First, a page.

Who says life is over if your husband suddenly leaves you for a younger woman? Our three heroines connect over their divorced status and remind each other of their fearless selves from before they got married. The power of female friendship is strong in this film and their spontaneous group song and dance is a joy to watch and sing along with.
Film: Look Who’s Talking (1989)
Song: Town Without Pity – Gene Pitney
This is a gem of a movie that I don’t think enough people have seen. It may not be particularly deep, but it is so much fun! We follow Mikey, voiced to perfection by Bruce Willis, from conception through to his early childhood. This is a voice that cannot be heard by the adults, which makes it all the more amusing.
In this scene, the mother (Kirstie Alley) resorts to a full on dance performance just to get her little one to have some porridge. Getting food into small children can be notoriously difficult work, after all! While she is in full swing, the nanny (John Travolta) walks in on her and joins in the fun. After the initial embarrassment on the mother’s part, they finish off the number in extravagant fashion, much to the approval of little Mikey.
Film: Stepmom (1998)
Song: Ain’t No Mountain High Enough – Marvin Gaye & Tammi Terrell
Words aren’t always necessary to make up after a fight with your loved ones. Sometimes all it takes is some music and lip-syncing.
Jackie (Susan Sarandon) gets diagnosed with terminal cancer and decided to make the most of the time she has left with her children all the while trying to come to terms with Isabel (Julia Roberts), her ex-husband’s fiancée, taking over her role of mother when she will no longer be here. This scene is exuberant and bittersweet. If we only listened to others more and argued less, maybe life could be more like this more often?
Film: Anastasia (1997)
Song: Once upon a December – Deana Carter
This is still one of my favorite songs. There is something about nostalgia that always gets to me.
When Anastasia gets a glimpse of the grand old ballroom, memories come flooding back to her. The figures from her memories quite literally jump out of the tall mirrors in full swing. As she dances across the vast floor, she is both achingly alone and surrounded by the blurry figures representing her memories at the same time. It’s a beautiful juxtaposition!
Film: Bandits (2001)
Song: Holding Out For a Hero – Bonnie Tyler
Dancing makes cooking more bearable when the last thing one wants to be is stuck in the kitchen.
Kate (Cate Blanchett) feels stuck in a life that is going nowhere. The fact that her husband doesn’t pay her any attention doesn’t help matters. She is obviously on the verge of a nervous breakdown. The hero she is holding out for comes in the unexpected form of two bank robbers: A hypochondriac played by Billy Bob Thornton and a charismatic charmer played by Bruce Willis who, together, make the perfect man according to Kate. Being kidnapped by this duo is the best thing that could have happened to Kate. She is very eager to jump on board the outlaw train. Her eager cooperation in this kidnapping, naturally, makes the bandits see her as “mentally unbalanced to a spectacular degree.”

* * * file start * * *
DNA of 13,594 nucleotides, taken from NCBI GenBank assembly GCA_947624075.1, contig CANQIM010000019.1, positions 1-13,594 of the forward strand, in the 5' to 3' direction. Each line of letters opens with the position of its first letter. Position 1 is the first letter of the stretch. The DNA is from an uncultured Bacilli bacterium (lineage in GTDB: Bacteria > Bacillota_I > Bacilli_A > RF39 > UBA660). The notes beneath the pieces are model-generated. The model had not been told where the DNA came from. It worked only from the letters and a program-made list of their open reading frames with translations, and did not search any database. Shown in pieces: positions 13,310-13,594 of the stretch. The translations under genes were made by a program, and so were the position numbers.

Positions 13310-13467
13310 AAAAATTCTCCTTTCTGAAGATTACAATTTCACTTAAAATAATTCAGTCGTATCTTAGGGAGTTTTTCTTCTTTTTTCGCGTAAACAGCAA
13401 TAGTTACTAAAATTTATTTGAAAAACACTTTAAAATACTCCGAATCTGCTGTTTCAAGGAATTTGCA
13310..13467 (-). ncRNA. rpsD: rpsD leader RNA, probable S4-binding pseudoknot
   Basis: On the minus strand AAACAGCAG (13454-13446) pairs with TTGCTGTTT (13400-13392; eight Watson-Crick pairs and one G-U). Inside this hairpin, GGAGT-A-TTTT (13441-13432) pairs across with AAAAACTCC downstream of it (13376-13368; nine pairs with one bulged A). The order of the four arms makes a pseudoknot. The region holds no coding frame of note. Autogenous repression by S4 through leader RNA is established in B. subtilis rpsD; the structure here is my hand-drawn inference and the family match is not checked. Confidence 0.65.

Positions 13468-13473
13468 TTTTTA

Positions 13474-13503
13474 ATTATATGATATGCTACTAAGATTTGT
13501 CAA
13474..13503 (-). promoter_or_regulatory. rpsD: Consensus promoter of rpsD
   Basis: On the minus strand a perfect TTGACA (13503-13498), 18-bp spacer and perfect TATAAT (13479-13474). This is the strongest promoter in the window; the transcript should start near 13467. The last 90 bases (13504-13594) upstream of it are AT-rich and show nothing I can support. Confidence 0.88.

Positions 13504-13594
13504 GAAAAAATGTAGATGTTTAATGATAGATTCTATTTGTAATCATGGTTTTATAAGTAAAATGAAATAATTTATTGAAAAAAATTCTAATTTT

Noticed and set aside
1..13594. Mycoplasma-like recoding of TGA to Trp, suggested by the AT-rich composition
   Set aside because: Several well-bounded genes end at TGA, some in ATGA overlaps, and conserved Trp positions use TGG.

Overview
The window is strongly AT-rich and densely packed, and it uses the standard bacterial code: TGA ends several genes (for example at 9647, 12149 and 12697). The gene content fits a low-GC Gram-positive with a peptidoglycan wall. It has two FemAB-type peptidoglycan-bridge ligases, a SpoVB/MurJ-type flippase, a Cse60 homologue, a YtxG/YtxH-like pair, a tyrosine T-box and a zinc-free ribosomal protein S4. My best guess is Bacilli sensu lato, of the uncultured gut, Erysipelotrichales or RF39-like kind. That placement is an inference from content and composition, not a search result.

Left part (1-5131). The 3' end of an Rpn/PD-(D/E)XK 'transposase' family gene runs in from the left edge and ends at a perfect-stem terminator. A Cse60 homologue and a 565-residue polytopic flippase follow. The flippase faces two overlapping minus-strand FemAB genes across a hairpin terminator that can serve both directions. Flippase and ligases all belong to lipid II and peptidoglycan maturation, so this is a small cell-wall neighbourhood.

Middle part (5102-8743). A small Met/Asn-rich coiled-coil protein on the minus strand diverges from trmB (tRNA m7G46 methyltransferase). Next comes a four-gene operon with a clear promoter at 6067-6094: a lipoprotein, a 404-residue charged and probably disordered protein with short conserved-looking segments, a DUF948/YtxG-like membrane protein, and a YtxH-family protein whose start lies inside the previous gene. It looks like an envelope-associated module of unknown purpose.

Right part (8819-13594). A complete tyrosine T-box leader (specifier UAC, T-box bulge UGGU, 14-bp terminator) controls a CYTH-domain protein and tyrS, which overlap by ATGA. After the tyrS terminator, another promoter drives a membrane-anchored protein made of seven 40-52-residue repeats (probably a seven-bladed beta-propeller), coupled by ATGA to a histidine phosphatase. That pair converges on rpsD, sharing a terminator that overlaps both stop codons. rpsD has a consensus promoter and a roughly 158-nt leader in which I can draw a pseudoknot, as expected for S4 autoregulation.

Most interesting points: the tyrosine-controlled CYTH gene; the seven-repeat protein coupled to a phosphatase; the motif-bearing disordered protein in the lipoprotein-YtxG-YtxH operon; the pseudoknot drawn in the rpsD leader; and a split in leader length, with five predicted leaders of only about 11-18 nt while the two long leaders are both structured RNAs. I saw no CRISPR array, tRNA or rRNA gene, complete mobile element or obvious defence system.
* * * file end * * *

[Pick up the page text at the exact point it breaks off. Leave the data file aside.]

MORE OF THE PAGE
Film: Fanfan (1993)
Song: Call of the Stomp – Eric Gemsa (Jazz/ Swing instrumental)
Here, Fanfan turns on the music and dances to her heart’s content. Unbeknownst to her, Alexandre has joined in the fun just on the other side of the mirror. This wall provides a way for them to be together without actually being together.
This is a French film starring Sophie Marceau (Fanfan) and Vincent Perez (Alexandre). As some of the best French films, it’s wonderfully quirky. Alexandre is so afraid to lose Fanfan that he is too scared to take the steps necessary to actually be with her. Nevertheless, he still longs to be close to her, so he moves in next door and installs a one-way mirror between their apartments. It may sound ludicrous and creepy, but the film manages to use this as an effective device to eventually bring our characters together in a very heartfelt manner.
Film: The Taming of the Scoundrel / Il Bisbetico Domato (1980)
Song: Fiori e Fantasia
This is a wonderfully amusing Italian film starring Adriano Celentano (Elia) and Ornella Muti (Lisa). These actors were huge stars at the time and Celentano is a master of physical comedy way up there with actors like Charlie Chaplin and Jim Carrey. The way he moves has a contagious effect on the audience.
In this scene, he has a competition with the latest technological advancement in the pressing of grapes recommended to him by his accountant. Elia, however, would rather keep his staff instead of replacing them with a machine that simply cannot dance as well as him. In fact, he is so old-fashioned that he cycles everywhere and is not a fan of cars (in a very vocal manner). He even decides to replace said accountant with a calculator at the end of this fantastic performance.
Film: My Fair Lady (1964) Warner Bros. Pictures
Song: I Could Have Danced All Night – Marni Nixon
I’ve included this one more as an explanation of that fleeting emotion that can only be achieved through dance rather than an actual dance scene. I bet we’ve all had times when we felt so ecstatic that our bodies couldn’t contain such a large amount of happiness. Those times when there is so much energy coursing through our bodies that we cannot sleep let alone stand still. I have been known to play this song on repeat on more than one such occasion. It is just such a true to life song and experience.
On this note, I will leave you to have your own spontaneous dance experience should you wish to.
What are some of your favorite spontaneous dances scenes from Film and TV?